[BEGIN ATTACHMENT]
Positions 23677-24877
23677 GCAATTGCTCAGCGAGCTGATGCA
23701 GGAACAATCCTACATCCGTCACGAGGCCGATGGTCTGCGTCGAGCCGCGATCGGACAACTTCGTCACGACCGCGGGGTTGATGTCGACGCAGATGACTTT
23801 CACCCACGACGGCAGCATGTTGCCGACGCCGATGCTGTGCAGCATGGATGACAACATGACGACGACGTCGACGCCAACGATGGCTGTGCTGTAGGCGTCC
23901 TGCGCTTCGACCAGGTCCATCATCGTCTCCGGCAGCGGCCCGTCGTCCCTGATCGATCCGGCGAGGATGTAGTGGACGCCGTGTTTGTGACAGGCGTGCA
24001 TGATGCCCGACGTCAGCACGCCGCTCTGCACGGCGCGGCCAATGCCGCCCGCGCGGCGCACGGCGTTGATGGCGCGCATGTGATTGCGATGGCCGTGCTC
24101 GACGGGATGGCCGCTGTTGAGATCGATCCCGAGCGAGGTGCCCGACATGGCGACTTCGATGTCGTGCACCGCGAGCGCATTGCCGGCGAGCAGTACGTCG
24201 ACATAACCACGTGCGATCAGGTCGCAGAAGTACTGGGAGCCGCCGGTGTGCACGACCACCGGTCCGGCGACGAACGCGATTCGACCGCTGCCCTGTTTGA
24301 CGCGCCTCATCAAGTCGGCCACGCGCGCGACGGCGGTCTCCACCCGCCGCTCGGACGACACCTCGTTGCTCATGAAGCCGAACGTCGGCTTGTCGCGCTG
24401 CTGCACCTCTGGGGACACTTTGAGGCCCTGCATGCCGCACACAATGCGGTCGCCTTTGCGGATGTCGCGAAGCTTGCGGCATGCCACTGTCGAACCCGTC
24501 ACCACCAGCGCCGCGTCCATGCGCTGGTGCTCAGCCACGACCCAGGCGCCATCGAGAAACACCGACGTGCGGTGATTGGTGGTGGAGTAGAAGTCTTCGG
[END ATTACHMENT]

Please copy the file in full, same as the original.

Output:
Positions 23677-24877
23677 GCAATTGCTCAGCGAGCTGATGCA
23701 GGAACAATCCTACATCCGTCACGAGGCCGATGGTCTGCGTCGAGCCGCGATCGGACAACTTCGTCACGACCGCGGGGTTGATGTCGACGCAGATGACTTT
23801 CACCCACGACGGCAGCATGTTGCCGACGCCGATGCTGTGCAGCATGGATGACAACATGACGACGACGTCGACGCCAACGATGGCTGTGCTGTAGGCGTCC
23901 TGCGCTTCGACCAGGTCCATCATCGTCTCCGGCAGCGGCCCGTCGTCCCTGATCGATCCGGCGAGGATGTAGTGGACGCCGTGTTTGTGACAGGCGTGCA
24001 TGATGCCCGACGTCAGCACGCCGCTCTGCACGGCGCGGCCAATGCCGCCCGCGCGGCGCACGGCGTTGATGGCGCGCATGTGATTGCGATGGCCGTGCTC
24101 GACGGGATGGCCGCTGTTGAGATCGATCCCGAGCGAGGTGCCCGACATGGCGACTTCGATGTCGTGCACCGCGAGCGCATTGCCGGCGAGCAGTACGTCG
24201 ACATAACCACGTGCGATCAGGTCGCAGAAGTACTGGGAGCCGCCGGTGTGCACGACCACCGGTCCGGCGACGAACGCGATTCGACCGCTGCCCTGTTTGA
24301 CGCGCCTCATCAAGTCGGCCACGCGCGCGACGGCGGTCTCCACCCGCCGCTCGGACGACACCTCGTTGCTCATGAAGCCGAACGTCGGCTTGTCGCGCTG
24401 CTGCACCTCTGGGGACACTTTGAGGCCCTGCATGCCGCACACAATGCGGTCGCCTTTGCGGATGTCGCGAAGCTTGCGGCATGCCACTGTCGAACCCGTC
24501 ACCACCAGCGCCGCGTCCATGCGCTGGTGCTCAGCCACGACCCAGGCGCCATCGAGAAACACCGACGTGCGGTGATTGGTGGTGGAGTAGAAGTCTTCGG